Dr. William Winkenwerder Jr., assistant secretary of defense for health affairs, announced today that the Department of Defense's (DoD) Pharmacy Data Transaction Service (PDTS) is a finalist in the President's Quality Award Program.
This program honors accomplishments that further the president's objectives. PDTS-a tool used to enhance patient safety-was selected from 100 applications and is one of seven finalists. The award will be presented at the Ronald Reagan Building in Washington, D.C., on Monday, Nov. 25, 2002.
In addition to the President's Quality Award recognition, Harvard's Innovations in American Government Program selected PDTS as one of 17 results-driven federal government programs to be a semifinalist for the Innovations in American Government Award. The 17 programs are among 99 semifinalists named for the prestigious award, selected from a pool of nearly 1,000 applicants. By the end of this year, 15 of the 99 semifinalists will be named finalists.
"Use of the PDTS results in higher quality medical care based on proper medication control, reduced fraud and abuse, better management reporting and control, and most important, increased patient safety," said Winkenwerder. The innovative online solution screens for and prevents potential life-threatening drug interactions in a pharmacy system that distributes prescription medications worldwide from various dispensing locations to the Military Health System's (MHS) 8.7 million beneficiaries.
The PDTS uses state-of the-art technology to link patient information between pharmacies at military treatment facilities, the National Mail Order Pharmacy, and retail pharmacies that are part of the TRICARE managed care network. The PDTS uses a robust, centralized data repository to store and analyze information about prescriptions filled across the DoD's worldwide network of pharmacies.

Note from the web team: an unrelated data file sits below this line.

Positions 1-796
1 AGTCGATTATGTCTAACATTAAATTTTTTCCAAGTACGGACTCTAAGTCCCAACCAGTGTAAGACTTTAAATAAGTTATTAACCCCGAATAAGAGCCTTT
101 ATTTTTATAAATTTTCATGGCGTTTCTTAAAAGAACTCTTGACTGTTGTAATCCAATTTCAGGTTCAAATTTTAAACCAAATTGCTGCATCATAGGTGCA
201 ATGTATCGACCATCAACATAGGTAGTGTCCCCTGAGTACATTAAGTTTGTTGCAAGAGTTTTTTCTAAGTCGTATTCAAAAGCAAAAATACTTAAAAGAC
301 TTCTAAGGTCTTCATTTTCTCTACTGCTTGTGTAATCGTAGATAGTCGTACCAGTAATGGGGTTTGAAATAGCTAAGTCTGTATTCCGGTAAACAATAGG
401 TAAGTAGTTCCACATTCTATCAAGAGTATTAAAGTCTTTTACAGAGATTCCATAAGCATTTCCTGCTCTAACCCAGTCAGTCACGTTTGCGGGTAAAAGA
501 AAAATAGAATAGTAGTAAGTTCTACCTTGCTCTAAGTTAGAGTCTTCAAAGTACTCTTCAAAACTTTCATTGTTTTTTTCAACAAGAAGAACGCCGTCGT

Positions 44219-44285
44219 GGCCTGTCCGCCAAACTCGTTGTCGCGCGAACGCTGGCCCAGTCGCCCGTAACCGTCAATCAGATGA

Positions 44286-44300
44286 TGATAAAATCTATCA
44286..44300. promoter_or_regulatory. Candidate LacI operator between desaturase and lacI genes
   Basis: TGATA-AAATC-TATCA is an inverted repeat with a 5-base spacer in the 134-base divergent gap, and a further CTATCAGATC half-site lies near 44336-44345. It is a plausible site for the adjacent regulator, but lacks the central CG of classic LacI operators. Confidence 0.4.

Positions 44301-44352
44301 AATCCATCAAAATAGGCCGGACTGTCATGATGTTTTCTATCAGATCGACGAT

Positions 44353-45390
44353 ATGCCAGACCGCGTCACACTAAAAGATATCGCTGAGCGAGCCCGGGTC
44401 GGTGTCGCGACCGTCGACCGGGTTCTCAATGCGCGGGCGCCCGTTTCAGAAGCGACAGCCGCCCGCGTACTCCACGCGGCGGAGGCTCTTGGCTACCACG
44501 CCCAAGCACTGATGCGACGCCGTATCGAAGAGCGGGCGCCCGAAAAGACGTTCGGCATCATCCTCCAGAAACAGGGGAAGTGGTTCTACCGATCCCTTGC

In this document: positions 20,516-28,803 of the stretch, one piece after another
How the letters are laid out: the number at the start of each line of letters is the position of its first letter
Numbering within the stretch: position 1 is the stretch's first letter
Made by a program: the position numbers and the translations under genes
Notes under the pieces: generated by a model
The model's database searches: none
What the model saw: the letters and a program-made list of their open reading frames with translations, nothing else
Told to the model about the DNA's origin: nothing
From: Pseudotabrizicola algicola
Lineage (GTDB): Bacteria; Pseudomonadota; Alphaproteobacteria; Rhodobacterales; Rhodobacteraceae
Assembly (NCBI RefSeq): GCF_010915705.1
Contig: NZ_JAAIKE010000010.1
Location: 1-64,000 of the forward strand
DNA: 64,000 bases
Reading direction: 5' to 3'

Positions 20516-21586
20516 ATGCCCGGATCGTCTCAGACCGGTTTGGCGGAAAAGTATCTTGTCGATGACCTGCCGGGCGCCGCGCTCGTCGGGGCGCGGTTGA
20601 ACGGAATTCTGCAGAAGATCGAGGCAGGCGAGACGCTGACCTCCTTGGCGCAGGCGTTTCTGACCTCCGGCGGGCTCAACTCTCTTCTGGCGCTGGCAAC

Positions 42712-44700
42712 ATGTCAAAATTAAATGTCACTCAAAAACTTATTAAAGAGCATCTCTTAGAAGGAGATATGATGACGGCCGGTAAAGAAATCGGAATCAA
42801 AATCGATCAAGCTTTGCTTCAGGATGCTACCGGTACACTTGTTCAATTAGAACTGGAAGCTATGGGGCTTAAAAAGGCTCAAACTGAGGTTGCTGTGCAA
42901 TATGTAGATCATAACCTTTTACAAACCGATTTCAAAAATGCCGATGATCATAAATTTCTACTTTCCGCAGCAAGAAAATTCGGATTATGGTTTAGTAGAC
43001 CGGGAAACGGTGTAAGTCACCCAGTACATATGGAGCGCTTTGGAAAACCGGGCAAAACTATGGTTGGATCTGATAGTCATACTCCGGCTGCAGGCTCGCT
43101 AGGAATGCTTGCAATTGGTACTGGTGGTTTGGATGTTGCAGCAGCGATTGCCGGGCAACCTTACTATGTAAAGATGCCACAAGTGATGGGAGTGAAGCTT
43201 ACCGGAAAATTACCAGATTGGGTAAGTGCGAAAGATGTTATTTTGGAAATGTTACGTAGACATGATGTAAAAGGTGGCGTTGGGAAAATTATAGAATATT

When a patient requests a new or refill prescription at any of DoD's worldwide pharmacies, the data is entered into the PDTS where it is compared with a complete patient medication history stored in the system's data repository. Through an automated tool, PDTS reviews a beneficiary's new prescription against all previous prescriptions filled through any point of service in the MHS.
With real-time velocity and before the medication is dispensed, warning messages and alerts are provided to the dispensing pharmacist or physician indicating possible adverse interactions, therapeutic overlaps, and duplicate treatments. Each transaction becomes part of the individual's patient profile stored in the data repository. Army Col. William Davies, director, DoD Pharmacy Benefits Division, reports PDTS has identified and avoided more than 53,000 potentially life-threatening drug interactions since activation in June 2001.
All information associated with PDTS is encrypted for security and privacy. Additional information on the PDTS is available on the TRICARE Web site at www.tricare.osd.mil/pharmacy .